The first non-silver photographic process, the carbon print is part of a group of techniques that use alkaline bichromates to form the image layer. In the 19th century it was the most popular pigment printing process. With excellent stability, prints can be bright or satiny and, depending on the nature of the pigments used, the process can produce images with a wide range of tones. The most popular pigment used was black or brown charcoal.

Carbon prints were patented in 1855 by
Louis-Alphonse Poitevin, who had made use
of existing research into insolubilization under
light of bichromatic colloids – gelatin in this case.
It represented an important breakthrough in the search
for stable photographic processes.

These first carbon prints, known as "direct carbon"
or "carbon without transfer", were created using
the following steps: a sheet of paper is coated with
a mix of bichromated gelatin and pigment. It is then
dried in darkness before being exposed to light in contact
with a negative. The image is obtained in warm water: areas exposed to light are hardened and become insoluble, whilst in areas that have not been exposed, the gelatin and the pigments dissolve in the water.

If Poitevin's invention offers a large amount
of stability, it does not allow the accurate reproduction of mid tones, nor the production of images with good contrast. Essentially, the thickness of the sensitized layer applied to the paper prevents light from penetrating deeply: the lower layers of the gelatin therefore remain soluble and are carried with their pigments into the water bath. Various improvements to the process were therefore made over time, including the carbon transfer print invented in 1860: in this process, the image layer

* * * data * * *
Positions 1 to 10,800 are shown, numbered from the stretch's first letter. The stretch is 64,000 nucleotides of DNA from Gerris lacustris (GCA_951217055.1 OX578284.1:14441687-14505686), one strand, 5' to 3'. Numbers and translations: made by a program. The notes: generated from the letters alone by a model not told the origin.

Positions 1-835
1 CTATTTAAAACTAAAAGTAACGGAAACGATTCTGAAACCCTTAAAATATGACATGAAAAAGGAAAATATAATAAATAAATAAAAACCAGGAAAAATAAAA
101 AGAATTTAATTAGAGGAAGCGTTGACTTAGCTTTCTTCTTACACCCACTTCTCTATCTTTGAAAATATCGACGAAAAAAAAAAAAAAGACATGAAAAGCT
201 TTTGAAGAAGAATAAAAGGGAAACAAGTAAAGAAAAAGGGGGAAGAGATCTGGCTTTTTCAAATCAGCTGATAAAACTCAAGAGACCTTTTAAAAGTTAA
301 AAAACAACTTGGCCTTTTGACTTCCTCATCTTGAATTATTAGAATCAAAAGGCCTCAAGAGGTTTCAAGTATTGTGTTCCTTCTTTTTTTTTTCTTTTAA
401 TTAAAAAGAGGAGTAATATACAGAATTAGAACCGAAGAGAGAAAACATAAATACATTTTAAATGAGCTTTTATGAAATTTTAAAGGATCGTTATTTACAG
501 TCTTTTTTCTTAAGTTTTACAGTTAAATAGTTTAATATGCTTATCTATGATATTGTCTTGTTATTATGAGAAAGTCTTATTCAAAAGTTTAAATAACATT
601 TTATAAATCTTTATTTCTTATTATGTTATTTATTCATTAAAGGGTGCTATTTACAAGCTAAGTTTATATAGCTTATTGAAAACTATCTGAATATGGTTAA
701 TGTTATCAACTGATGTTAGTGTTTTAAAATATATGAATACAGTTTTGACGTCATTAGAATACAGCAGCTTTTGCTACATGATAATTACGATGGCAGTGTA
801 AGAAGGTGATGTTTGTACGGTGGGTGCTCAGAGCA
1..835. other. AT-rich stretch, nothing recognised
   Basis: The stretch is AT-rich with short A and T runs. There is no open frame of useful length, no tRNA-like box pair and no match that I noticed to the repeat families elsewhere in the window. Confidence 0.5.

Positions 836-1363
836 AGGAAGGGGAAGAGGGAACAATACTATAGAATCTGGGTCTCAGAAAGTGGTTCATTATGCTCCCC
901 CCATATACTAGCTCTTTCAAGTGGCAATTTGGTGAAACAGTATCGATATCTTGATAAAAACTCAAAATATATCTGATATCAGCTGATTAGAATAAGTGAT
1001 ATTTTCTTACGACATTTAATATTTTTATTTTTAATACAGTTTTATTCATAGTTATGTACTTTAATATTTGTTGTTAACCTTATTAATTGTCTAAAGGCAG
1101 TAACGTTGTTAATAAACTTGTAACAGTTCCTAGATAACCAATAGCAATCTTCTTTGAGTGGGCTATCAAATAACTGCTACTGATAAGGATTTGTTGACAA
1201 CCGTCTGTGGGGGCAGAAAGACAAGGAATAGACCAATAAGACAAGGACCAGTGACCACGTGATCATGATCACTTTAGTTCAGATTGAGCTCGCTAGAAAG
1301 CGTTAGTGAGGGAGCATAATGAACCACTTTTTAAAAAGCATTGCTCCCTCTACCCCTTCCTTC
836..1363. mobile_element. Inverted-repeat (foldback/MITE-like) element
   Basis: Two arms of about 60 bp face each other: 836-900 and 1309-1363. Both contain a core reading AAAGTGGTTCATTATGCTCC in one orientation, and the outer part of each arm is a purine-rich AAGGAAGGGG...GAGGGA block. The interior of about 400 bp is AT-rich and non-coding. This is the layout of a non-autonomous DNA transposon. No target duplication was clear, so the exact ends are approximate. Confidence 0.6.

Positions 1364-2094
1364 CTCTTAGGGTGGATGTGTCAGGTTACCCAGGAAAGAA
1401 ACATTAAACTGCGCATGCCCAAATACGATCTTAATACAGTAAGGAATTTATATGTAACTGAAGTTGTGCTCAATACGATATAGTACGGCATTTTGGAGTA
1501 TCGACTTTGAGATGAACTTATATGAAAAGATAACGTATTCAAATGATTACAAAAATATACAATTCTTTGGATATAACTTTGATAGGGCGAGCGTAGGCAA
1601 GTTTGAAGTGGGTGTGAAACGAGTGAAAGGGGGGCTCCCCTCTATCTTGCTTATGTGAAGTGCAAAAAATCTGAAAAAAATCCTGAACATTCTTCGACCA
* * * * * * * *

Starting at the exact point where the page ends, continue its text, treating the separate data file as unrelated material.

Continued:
is removed from its original support before being transferred to a second support. To tackle the problem
of the image being reversed during a single transfer, photographers then developed the double transfer technique, which allowed them to reproduce the natural sense of the subject. During this same period, commercialization of pigmented paper began and the choice of pigments grew, as for example, sienna, indigo, Prussian blue and sepia.

By the end of the 19th century, high-quality non-transfer carbon prints were also available on the market, such as Artigue Charbon-Velor and Fresson Charbon-Satin.

Visual glossary of photographic techniques
© ARCP / Mairie de Paris, 2014

Anonymous, Antoine Bourdelle (1861-1929) assis dans les stalles de l'atelier, 1880-1929
Anonymous, Antoine Bourdelle (1861-1929) assis dans les stalles de l'atelier, 1880-1929
Enlarged detail x 2
Enlarged detail x 2
Enlarged detail x 8
Enlarged detail x 8